48. 48. Tiwari M, Parida M, Santhosh SR, Khan M, Dash PK, et al. (2009) Assessment of immunogenic potential of Vero adapted formalin inactivated vaccine derived from novel ECSA genotype of Chikungunya virus. Vaccine 27: 2513–2522.
  49. 49. Khan M, Dhanwani R, Rao PV, Parida M (2012) Subunit vaccine formulations based on recombinant envelope proteins of Chikungunya virus elicit balanced Th1/Th2 response and virus-neutralizing antibodies in mice. Virus Res 167: 236–246.
  50. 50. Akahata W, Yang ZY, Andersen H, Sun S, Holdaway HA, et al. (2010) A virus-like particle vaccine for epidemic Chikungunya virus protects nonhuman primates against infection. Nat Med 16: 334–338.
  51. 51. Metz SW, Gardner J, Geertsema C, Le TT, Goh L, et al. (2013) Effective Chikungunya Virus-like Particle Vaccine Produced in Insect Cells. PLoS Negl Trop Dis 7: e2124.
  52. 52. Edelman R, Tacket CO, Wasserman SS, Bodison SA, Perry JG, et al. (2000) Phase II safety and immunogenicity study of live chikungunya virus vaccine TSI-GSD-218. Am J Trop Med Hyg 62: 681–685.
  53. 53. Plante K, Wang E, Partidos CD, Weger J, Gorchakov R, et al. (2011) Novel chikungunya vaccine candidate with an IRES-based attenuation and host range alteration mechanism. PLoS Pathog 7: e1002142.
  54. 54. Mallilankaraman K, Shedlock DJ, Bao H, Kawalekar OU, Fagone P, et al. (2011) A DNA vaccine against chikungunya virus is protective in mice and induces neutralizing antibodies in mice and nonhuman primates. PLoS Negl Trop Dis 5: e928.
  55. 55. Muthumani K, Lankaraman KM, Laddy DJ, Sundaram SG, Chung CW, et al. (2008) Immunogenicity of novel consensus-based DNA vaccines against Chikungunya virus. Vaccine 26: 5128–5134.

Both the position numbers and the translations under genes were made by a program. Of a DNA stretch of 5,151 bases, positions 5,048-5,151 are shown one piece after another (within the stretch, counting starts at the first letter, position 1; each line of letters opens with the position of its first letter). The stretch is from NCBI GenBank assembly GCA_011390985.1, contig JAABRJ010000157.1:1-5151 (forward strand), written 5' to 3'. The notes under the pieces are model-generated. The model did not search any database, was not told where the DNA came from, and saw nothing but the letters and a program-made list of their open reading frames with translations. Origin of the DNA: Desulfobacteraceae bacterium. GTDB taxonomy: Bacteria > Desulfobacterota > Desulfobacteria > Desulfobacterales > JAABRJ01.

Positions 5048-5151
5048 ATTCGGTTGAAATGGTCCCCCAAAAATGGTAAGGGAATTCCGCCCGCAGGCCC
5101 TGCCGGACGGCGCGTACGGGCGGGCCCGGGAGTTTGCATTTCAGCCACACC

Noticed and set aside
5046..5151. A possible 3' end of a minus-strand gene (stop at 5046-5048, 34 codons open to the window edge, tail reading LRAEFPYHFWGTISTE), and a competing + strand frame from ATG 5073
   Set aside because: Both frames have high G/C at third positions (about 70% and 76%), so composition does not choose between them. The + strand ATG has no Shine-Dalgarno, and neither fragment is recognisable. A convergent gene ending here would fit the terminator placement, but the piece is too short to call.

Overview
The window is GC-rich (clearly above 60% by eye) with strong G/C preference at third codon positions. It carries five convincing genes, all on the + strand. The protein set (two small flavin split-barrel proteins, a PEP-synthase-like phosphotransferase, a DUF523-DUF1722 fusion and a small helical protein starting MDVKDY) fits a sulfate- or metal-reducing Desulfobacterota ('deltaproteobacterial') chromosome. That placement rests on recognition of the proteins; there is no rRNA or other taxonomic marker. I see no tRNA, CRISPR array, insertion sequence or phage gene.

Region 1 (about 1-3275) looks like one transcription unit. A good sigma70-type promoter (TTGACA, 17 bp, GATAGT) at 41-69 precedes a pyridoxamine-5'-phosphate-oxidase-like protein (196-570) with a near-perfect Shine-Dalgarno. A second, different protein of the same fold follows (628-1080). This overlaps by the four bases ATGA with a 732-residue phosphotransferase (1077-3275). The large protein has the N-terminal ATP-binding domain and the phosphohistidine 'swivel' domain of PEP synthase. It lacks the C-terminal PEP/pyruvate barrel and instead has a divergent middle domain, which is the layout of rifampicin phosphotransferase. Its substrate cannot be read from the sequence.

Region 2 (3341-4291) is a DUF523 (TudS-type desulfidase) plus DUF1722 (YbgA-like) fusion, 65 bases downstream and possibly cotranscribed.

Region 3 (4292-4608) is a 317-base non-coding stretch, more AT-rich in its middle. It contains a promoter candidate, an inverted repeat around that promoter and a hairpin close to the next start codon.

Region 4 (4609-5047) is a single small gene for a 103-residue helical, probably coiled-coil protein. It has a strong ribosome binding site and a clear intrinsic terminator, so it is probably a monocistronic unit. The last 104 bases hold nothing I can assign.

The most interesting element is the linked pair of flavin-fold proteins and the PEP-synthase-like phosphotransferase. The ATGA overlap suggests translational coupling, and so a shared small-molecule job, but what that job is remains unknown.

56. 56. Chattopadhyay A, Wang E, Seymour R, Weaver SC, Rose JK (2013) A chimeric vesiculo/alphavirus is an effective alphavirus vaccine. J Virol 87: 395–402.
  57. 57. Wang D, Suhrbier A, Penn-Nicholson A, Woraratanadharm J, Gardner J, et al. (2011) A complex adenovirus vaccine against chikungunya virus provides complete protection against viraemia and arthritis. Vaccine 29: 2803–2809.
  58. 58. Wang E, Kim DY, Weaver SC, Frolov I (2011) Chimeric Chikungunya viruses are nonpathogenic in highly sensitive mouse models but efficiently induce a protective immune response. J Virol 85: 9249–9252.
  59. 59. Lu S, Wang S, Grimes-Serrano JM (2008) Current progress of DNA vaccine studies in humans. Expert Rev Vaccines 7: 175–191.
  60. 60. Kam YW, Lee WW, Simarmata D, Harjanto S, Teng TS, et al. (2012) Longitudinal analysis of the human antibody response to Chikungunya virus infection: implications for serodiagnosis and vaccine development. J Virol 86: 13005–13015.
  61. 61. Warter L, Lee CY, Thiagarajan R, Grandadam M, Lebecque S, et al. (2011) Chikungunya virus envelope-specific human monoclonal antibodies with broad neutralization potency. J Immunol 186: 3258–3264.